(The NFC has won the coin flip at 14 straight Super Bowls. The chances of that happening are .006 percent. The last AFC team to win the coin flip was the Patriots in Super Bowl XXXI.)
It’s important to note that in 2008, the NFL adopted the college-style rule of giving the coin toss winner the option to defer the ball to the second half. Before that, teams that won the toss chose to receive more than 95 percent of the time.
Including playoff games, the New England Patriots have chosen to defer the last 29 times that they have won the opening coin toss. The last (and only) time New England chose to receive the opening kick since the rule change was Week 1 in 2008 against the Kansas City Chiefs -- the game Tom Brady tore up his knee and missed the rest of the season. (Brady’s injury occurred on the Patriots’ second possession, not their first.)
So does New England head coach Bill Belichick now think choosing to receive the opening kickoff is bad? Belichick told the Boston Globe that he and his staff discuss the option before every game. "If we win the toss, if we lose the toss, what the wind is going to be, whatever the conditions are," he said. "We talk about it before every game."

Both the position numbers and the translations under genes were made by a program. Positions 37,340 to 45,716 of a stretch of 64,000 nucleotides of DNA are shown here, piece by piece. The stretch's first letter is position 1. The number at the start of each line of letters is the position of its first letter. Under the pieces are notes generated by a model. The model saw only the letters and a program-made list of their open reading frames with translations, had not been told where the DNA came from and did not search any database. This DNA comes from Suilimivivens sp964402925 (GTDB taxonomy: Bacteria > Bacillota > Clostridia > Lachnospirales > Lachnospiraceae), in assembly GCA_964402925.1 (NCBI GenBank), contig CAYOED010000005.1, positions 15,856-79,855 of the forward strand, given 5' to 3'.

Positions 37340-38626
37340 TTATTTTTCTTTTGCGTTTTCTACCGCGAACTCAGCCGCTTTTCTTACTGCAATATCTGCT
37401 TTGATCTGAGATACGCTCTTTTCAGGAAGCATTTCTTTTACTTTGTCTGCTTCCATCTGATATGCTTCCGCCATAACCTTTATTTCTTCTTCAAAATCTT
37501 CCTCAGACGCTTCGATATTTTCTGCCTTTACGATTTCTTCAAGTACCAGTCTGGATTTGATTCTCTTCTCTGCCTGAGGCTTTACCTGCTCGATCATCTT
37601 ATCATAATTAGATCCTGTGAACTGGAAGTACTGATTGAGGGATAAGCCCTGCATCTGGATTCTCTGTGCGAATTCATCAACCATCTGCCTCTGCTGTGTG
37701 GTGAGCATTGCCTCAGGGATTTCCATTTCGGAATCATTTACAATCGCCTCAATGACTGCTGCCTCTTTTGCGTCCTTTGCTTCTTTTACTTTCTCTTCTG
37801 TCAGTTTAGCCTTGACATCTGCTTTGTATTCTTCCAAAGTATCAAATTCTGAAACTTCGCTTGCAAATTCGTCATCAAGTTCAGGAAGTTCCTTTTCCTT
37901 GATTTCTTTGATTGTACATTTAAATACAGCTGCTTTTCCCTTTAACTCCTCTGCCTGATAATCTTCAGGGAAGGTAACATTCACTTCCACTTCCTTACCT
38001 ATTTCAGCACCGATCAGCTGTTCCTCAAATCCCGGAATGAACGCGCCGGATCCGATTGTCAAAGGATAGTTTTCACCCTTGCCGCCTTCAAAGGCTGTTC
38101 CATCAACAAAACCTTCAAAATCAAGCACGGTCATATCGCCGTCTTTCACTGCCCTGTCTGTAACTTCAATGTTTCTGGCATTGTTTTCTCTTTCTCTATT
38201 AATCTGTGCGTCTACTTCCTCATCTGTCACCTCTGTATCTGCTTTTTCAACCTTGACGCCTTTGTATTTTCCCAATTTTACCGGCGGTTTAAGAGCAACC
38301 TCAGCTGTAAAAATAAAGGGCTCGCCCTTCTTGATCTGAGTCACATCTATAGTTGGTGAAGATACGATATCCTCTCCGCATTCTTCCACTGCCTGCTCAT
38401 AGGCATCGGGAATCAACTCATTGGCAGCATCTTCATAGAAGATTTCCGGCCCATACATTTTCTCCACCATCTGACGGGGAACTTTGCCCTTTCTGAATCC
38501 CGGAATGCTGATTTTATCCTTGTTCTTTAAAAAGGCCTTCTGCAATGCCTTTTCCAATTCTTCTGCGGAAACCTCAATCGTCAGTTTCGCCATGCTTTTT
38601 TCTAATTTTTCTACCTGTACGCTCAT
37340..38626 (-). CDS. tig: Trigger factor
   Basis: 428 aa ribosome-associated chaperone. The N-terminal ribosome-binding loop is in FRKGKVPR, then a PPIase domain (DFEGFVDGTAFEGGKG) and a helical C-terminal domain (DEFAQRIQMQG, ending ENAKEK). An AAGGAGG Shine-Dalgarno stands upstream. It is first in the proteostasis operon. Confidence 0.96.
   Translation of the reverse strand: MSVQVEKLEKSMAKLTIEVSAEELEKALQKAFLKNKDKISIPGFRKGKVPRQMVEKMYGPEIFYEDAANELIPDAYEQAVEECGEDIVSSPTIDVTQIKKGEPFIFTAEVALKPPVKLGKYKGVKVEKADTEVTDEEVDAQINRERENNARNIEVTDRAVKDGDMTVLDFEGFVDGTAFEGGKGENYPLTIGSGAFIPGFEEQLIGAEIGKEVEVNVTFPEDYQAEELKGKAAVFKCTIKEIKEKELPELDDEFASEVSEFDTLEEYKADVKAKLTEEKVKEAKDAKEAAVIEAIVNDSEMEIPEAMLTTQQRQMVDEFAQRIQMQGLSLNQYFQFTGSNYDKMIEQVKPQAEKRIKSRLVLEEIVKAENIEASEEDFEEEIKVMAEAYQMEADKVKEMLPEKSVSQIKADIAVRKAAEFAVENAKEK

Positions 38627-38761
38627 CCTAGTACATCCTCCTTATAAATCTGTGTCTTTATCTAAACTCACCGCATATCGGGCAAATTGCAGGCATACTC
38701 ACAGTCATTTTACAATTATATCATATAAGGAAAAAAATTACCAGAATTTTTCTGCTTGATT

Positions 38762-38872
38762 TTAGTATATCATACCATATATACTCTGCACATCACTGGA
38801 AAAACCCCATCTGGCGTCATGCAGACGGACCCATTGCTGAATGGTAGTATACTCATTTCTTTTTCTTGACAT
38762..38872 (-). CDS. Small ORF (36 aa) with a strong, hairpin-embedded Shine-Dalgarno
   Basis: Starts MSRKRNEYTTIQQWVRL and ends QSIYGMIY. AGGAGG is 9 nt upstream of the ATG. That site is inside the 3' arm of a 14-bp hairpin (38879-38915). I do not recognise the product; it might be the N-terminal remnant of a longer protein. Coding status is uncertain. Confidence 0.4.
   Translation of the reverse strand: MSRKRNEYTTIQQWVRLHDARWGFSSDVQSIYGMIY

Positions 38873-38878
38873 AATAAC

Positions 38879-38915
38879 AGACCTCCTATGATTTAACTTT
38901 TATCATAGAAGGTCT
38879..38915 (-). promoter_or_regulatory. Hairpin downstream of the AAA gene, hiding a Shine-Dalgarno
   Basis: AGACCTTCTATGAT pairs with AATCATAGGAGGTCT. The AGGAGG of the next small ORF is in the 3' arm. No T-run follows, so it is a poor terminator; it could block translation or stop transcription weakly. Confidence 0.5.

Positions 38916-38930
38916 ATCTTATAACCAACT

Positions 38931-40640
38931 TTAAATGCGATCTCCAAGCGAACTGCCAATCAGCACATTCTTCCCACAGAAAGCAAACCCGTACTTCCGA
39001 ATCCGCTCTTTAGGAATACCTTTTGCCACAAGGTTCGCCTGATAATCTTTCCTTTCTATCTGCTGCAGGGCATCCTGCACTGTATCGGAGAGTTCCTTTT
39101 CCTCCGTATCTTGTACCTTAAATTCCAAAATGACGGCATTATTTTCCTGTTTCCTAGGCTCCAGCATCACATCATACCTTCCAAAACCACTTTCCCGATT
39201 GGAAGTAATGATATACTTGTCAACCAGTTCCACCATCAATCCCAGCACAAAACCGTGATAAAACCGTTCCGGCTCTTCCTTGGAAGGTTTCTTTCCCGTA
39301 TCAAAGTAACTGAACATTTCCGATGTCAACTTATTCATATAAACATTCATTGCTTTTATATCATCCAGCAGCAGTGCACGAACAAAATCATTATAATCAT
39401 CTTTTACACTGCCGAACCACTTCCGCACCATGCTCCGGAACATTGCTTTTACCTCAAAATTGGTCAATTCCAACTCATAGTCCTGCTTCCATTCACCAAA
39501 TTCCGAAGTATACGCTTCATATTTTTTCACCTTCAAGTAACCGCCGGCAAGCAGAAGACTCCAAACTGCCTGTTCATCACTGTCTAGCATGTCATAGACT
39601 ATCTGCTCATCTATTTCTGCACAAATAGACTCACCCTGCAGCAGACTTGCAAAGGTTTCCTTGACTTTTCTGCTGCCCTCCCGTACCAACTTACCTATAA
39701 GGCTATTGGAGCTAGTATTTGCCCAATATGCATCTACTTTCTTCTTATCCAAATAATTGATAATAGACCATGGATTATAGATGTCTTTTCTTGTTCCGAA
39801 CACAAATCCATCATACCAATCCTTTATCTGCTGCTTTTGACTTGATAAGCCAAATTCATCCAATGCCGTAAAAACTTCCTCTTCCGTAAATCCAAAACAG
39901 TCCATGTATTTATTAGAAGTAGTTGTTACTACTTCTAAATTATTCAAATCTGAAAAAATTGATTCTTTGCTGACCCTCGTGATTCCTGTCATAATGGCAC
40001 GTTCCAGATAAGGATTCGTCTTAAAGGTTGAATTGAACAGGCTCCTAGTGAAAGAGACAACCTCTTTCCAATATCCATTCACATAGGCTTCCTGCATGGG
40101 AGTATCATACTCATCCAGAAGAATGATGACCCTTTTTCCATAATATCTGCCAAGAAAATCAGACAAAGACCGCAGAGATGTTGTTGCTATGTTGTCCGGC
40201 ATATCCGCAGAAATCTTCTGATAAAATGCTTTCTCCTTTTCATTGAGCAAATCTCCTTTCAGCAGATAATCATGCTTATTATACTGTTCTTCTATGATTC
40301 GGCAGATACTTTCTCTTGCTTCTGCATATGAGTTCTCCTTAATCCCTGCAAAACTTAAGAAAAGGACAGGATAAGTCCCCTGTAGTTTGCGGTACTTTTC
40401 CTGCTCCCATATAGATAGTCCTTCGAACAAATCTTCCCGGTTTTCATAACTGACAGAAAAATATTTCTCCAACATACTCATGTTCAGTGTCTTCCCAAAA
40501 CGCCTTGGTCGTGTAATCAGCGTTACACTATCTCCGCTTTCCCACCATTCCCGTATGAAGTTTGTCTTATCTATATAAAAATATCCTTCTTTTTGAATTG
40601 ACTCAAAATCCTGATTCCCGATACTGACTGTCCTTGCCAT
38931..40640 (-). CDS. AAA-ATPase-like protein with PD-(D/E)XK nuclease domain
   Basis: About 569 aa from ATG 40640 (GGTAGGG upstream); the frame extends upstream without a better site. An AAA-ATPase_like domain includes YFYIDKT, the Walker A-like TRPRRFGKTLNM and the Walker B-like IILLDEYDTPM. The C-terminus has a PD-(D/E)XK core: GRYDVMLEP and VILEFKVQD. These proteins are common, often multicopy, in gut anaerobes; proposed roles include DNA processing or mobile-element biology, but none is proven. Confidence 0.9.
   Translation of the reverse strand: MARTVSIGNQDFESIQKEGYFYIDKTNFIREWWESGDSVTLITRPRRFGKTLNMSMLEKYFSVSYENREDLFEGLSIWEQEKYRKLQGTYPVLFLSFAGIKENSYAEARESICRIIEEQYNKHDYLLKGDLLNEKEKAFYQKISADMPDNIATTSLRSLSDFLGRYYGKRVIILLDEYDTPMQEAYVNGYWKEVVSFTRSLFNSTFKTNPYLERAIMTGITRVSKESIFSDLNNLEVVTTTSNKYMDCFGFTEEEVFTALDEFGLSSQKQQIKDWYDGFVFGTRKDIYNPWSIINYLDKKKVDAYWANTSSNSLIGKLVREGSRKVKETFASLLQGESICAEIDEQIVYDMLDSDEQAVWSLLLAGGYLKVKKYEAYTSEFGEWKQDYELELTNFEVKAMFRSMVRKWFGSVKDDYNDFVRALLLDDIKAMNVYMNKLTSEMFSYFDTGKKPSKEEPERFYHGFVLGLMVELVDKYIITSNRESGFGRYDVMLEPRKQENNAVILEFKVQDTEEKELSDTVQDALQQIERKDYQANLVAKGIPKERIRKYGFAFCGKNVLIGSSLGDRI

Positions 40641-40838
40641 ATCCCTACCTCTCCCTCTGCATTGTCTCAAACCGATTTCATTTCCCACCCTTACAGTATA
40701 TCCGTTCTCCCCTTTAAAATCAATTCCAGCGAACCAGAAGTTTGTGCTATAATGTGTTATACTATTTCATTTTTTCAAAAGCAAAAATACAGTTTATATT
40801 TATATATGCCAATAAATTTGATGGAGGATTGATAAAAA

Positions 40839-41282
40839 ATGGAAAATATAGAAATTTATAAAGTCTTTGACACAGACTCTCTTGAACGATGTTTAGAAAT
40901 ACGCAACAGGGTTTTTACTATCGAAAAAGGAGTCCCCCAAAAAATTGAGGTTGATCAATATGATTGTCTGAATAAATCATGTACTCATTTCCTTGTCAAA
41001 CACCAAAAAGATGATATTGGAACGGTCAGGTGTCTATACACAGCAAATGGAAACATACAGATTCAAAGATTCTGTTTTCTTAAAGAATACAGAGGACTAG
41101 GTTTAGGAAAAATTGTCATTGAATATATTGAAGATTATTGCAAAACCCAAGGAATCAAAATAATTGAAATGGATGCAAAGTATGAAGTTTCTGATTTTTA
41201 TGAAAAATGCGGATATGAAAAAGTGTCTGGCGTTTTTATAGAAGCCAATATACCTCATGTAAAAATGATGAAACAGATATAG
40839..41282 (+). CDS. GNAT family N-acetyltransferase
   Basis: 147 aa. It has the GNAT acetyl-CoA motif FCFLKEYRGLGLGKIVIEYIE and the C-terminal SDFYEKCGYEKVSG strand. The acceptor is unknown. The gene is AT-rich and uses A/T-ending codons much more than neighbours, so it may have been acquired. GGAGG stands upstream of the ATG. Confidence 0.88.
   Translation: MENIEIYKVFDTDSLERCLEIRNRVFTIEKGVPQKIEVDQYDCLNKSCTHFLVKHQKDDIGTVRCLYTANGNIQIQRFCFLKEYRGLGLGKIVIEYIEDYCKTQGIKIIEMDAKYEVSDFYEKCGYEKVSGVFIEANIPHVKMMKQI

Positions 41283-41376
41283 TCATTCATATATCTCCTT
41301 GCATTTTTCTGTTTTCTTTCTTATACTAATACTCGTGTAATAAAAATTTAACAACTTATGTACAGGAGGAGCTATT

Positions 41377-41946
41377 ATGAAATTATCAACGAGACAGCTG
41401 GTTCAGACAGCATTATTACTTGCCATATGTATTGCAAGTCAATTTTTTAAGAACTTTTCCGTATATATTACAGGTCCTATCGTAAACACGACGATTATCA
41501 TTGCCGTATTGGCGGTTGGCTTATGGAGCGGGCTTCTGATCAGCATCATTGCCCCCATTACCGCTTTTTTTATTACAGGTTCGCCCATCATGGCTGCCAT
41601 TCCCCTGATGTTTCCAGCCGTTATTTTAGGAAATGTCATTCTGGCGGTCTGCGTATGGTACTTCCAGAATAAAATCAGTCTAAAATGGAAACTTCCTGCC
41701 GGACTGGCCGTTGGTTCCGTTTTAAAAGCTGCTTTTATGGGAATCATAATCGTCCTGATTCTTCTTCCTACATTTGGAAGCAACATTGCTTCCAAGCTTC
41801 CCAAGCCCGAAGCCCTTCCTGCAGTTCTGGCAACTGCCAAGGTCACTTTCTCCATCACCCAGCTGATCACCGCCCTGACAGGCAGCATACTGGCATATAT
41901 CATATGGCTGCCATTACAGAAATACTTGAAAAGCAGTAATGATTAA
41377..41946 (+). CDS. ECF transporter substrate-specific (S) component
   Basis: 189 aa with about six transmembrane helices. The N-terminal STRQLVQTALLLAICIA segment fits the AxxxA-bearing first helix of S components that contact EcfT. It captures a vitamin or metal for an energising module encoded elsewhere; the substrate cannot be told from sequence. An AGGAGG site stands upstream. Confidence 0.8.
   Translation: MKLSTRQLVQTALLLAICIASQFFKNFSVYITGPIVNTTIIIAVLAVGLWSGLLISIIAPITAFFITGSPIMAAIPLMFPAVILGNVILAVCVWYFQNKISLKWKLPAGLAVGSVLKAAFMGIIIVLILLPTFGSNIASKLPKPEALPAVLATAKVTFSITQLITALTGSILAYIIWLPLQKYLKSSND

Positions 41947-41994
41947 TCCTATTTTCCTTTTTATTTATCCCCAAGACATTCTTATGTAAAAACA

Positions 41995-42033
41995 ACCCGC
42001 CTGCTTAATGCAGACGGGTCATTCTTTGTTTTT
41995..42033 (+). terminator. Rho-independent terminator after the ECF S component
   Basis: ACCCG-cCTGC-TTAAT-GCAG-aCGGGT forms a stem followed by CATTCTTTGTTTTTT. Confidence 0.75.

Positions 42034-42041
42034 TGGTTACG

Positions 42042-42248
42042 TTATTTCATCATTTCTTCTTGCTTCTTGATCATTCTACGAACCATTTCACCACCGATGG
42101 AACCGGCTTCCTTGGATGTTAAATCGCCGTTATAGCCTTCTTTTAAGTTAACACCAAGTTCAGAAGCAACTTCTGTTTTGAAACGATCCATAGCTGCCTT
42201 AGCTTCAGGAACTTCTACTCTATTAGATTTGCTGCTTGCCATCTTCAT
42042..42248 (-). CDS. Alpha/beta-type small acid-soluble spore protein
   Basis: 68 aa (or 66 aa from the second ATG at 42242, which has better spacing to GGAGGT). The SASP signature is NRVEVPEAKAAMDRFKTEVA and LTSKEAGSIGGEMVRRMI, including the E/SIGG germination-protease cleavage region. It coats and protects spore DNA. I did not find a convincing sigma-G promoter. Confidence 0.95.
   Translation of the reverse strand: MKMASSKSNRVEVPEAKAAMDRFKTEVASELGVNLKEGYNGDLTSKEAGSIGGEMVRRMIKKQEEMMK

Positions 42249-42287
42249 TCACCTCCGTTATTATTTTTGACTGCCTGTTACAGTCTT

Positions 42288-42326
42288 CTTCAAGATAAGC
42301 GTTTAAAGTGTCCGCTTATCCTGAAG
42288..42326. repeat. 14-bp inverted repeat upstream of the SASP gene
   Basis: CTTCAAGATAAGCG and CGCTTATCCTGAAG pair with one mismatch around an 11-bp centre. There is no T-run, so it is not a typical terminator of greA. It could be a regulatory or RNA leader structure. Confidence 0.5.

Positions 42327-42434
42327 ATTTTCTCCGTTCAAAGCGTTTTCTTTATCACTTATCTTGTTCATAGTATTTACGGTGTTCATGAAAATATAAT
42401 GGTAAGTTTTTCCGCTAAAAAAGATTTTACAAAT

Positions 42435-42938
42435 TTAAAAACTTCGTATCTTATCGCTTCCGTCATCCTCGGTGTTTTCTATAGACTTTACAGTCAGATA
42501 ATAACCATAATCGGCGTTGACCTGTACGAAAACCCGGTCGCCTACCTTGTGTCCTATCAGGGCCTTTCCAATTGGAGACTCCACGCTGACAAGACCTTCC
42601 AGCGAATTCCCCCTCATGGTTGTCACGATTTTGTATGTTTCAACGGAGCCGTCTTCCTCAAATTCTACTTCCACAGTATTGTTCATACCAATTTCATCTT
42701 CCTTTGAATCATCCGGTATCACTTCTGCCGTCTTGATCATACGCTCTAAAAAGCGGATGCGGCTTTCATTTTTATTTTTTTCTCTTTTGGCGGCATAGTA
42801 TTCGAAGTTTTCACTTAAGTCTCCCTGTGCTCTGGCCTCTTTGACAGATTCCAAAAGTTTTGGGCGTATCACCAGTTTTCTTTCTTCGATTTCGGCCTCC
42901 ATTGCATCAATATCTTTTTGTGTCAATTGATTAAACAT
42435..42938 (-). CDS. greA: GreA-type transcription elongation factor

However, since Brady’s injury, the Patriots have won tosses with game-time temperatures as high as 90 (the very next game against the New York Jets) and as low as 20 (Jan. 10, 2010 AFC Wild Card game against the Baltimore Ravens), However, since Brady’s injury, the Patriots have won tosses with game-time temperatures as high as 90 (the very next game against the New York Jets) and as low as 20 (Jan. 10, 2010 AFC Wild Card game against the Baltimore Ravens), so it's doubtful that's a factor as he implies.
In an even more interesting turn, from Week 1 of 2008 to Week 13 of 2011 the New York Giants chose to receive on every opening coin toss they won. That’s 30 straight regular-season and playoff games in which they chose to receive. Then, for some reason in Week 17 this season against the Dallas Cowboys -- with their season on the line -- the Giants chose to defer.
Against the Atlanta Falcons in the NFC Wild Card, the Giants went back to their old ways and chose to receive, only to defer again in the NFC Championship game. (They did not win coin toss in the divisional round at Green Bay.) So Tom Coughlin’s team went 30 straight coin tosses choosing to receive, followed by deferring two of its last three games.
The Giants will call the opening toss, and Zak DeOssie will call tails, according to reports. If it lands heads, then you know what the Patriots will do. If the Giants win the toss, then who knows?